dry island buffalo jump provincial park, alberta


Northern Alberta, Canada - Boreal Forests & Rocky Mountains
June 22-July 3, 2018. Tour Fee: approx $5,160 single/$4,250 doublealberta flowers

We first explored Alberta’s boreal forest in 2000, when we found 20 warbler species—with males aggressively defending territories in their full breeding colors—and we knew we had stumbled on something spectacular. Watching these gorgeous songbirds exhibiting breeding behavior in their breeding habitats gave us a special connection to these northern forests of North America. Since then, Alberta has become one of our favorite destinations anywhere, partly because of the warblers, and partly because of all the other natural treasures we’ve discovered. Now, we combine the boreal forest with Jasper’s magnificent northern Rockies, timed for the peak of nesting season, for a world-class birding vacation that will take your breath away.

-Your host and guide,Stephen Shunk




alberta tourNorthern Alberta hosts one of the most diverse arrays of nesting birds in North America, and we will begin our journey with one full day among some of Alberta’s northernmost grassland habitats. Special species we hope to see include Baird’s Sparrow, Sprague’s Pipit, Mountain Bluebird, and Northern Waterthrush. Our tour then takes us into a transitional patch of land known as the parklands. At Elk Lake National Park, we will bird our first aquatic habitats, with numerous lakes, ponds, and marshes that invite an abundance of waterbirds and passerines. Common sights will include the floating nests of Red-necked Grebes, families of Common Loons, and many active beaver lodges. The surrounding chorus will include the songs of Tennessee Warbler and Rose-breasted Grosbeak, as well as a chance for our first Nelson’s Sharp-tailed Sparrow.
Leaving the parklands, we head into Alberta’s largest natural region, the boreal forest.

We will visit three major birding areas here, from Cold Lake on the Saskatchewan border east to Lesser Slave Lake. A number of warblers reach their western extremes here, including Blackburnian, Bay-breasted, and Chestnut-sided warblers. Black-throated Green, Canada, and Magnolia warblers will be widespread in the region, as will Ovenbird and American Redstart. We will also visit specialized habitats in search of Palm, Cape May, and Connecticut warblers. Other key birds may include White-winged Scoter, Broad-winged Hawk, Boreal Chickadee, and Yellow-bellied Sapsucker.

mountain goatThis trip ends with a bang, among the glacial valleys and towering peaks of Alberta’s northern Rockies. From our base in Jasper, we will explore a wide range of mountain habitats in search of some especially charismatic birds. Cascading rivers host Harlequin Duck and American Dipper, while Black Swifts forage overhead. Mountain marshes showcase Alder and Willow Flycatchers singing side-by-side, as well as Le Conte’s Sparrow and Northern Waterthrush. Above the forests we will search for “Timberline” Brewer’s Sparrow, Gray-crowned Rosy-Finch, and White-tailed Ptarmigan, and folks on our 2007 tour enjoyed a stunning Northern Hawk-Owl in the flats below.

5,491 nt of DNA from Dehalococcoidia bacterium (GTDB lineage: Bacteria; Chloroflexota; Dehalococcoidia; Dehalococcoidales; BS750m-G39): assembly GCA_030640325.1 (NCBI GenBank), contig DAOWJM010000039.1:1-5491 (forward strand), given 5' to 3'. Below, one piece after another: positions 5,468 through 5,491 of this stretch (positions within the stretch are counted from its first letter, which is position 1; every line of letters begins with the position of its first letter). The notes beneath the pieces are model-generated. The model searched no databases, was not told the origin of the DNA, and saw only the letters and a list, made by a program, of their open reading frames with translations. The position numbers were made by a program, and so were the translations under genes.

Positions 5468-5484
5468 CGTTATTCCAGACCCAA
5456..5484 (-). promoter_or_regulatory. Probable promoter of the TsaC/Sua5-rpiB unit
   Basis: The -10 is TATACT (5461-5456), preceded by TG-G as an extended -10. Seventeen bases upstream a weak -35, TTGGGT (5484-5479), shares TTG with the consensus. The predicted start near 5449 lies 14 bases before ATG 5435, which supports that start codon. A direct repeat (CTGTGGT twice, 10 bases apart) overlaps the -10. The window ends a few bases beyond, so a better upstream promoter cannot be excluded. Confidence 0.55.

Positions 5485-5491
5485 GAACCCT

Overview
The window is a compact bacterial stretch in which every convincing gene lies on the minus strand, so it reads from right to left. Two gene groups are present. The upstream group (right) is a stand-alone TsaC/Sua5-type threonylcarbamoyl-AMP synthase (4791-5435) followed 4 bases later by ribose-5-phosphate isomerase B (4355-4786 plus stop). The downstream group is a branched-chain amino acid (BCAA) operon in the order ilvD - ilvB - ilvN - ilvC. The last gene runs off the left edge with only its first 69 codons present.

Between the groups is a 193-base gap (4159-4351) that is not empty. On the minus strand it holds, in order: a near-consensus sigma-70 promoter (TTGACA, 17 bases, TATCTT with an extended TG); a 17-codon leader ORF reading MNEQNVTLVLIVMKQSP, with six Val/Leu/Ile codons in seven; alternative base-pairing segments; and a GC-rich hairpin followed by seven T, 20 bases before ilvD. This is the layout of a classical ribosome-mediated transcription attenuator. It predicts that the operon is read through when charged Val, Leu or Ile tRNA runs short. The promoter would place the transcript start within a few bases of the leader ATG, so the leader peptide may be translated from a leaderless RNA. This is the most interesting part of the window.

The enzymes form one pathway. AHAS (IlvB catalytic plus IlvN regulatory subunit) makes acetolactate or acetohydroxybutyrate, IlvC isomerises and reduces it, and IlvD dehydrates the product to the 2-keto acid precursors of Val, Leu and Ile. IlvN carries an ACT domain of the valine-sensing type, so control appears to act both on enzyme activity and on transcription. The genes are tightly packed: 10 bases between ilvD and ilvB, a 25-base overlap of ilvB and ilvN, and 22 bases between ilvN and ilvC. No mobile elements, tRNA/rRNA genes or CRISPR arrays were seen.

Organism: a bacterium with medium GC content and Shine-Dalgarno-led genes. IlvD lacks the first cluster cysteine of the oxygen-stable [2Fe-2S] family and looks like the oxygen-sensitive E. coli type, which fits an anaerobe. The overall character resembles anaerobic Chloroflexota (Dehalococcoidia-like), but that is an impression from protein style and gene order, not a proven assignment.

black bear albertaWhile we explore all of the above habitats, we will keep watch for dozens of additional nesting species. Around the wetlands we could see Common Loon, Bonaparte’s Gull, Common Tern, Solitary Sandpiper, Wilson’s Phalarope, Marbled Godwit, and both species of yellowlegs. Raptors may include Swainson’s Hawk, Bald Eagle, Osprey and Merlin. From the chorus of songbirds, we will sort out Eastern Phoebe, Eastern Kingbird and Western Wood-Pewee; Swainson’s Thrush, Veery and Townsend’s Solitaire; Red-eyed, Blue-headed, and Philadelphia vireos; Swamp, Lincoln’s, Vesper, Clay-colored, and White-throated sparrows; plus Yellow-headed Blackbird, Baltimore Oriole, Purple Finch and White-winged Crossbill. A host of big mammals will keep us pleasantly distracted from the bird life, including bison, bighorn, bear, elk, moose and mountain goat, many with babies, and all at home in their favored habitats.

canada warbler


bighorn sheepExtensive birding experience is not required for this grand adventure, although birders with more advanced skills may be more successful at finding and identifying the anticipated species. This tour may even be fine for some beginners, but they should be prepared for the pace, the abundance of new information, and the length of the high-latitude summer days. Your guides are patient, professional educators, with many years of combined birding experience. We will work diligently to help each participant learn bird songs and visual identification, as well as local conservation issues and general natural history and cultural nuances of the region.

This tour is for moderately active people in good health. Both guides are certified first aid providers, but we will often be several hours from any medical facilities. Every day will involve considerable walking, and we may hike up to three or four miles per day. Most individual walks will be short and at a “birdwatcher’s pace,” but a few routes may take us up steep hills or over rough terrain. Prior to heading out on a more strenuous hike, we will give you the option of staying back with one of the guides for a less demanding stroll.
alpine harebellThroughout the tour, we will bird mostly on foot, with very little of our birding to be conducted from the vehicle. To take advantage of the northern summer’s long days, we will start birding early each morning and will often bird until sunset. However, we will usually break up the day with an extended lunch or travel between sites. The group will travel in two large sport-utility vehicles, giving us room for a maximum of ten guests and two guides, with everyone getting their own window.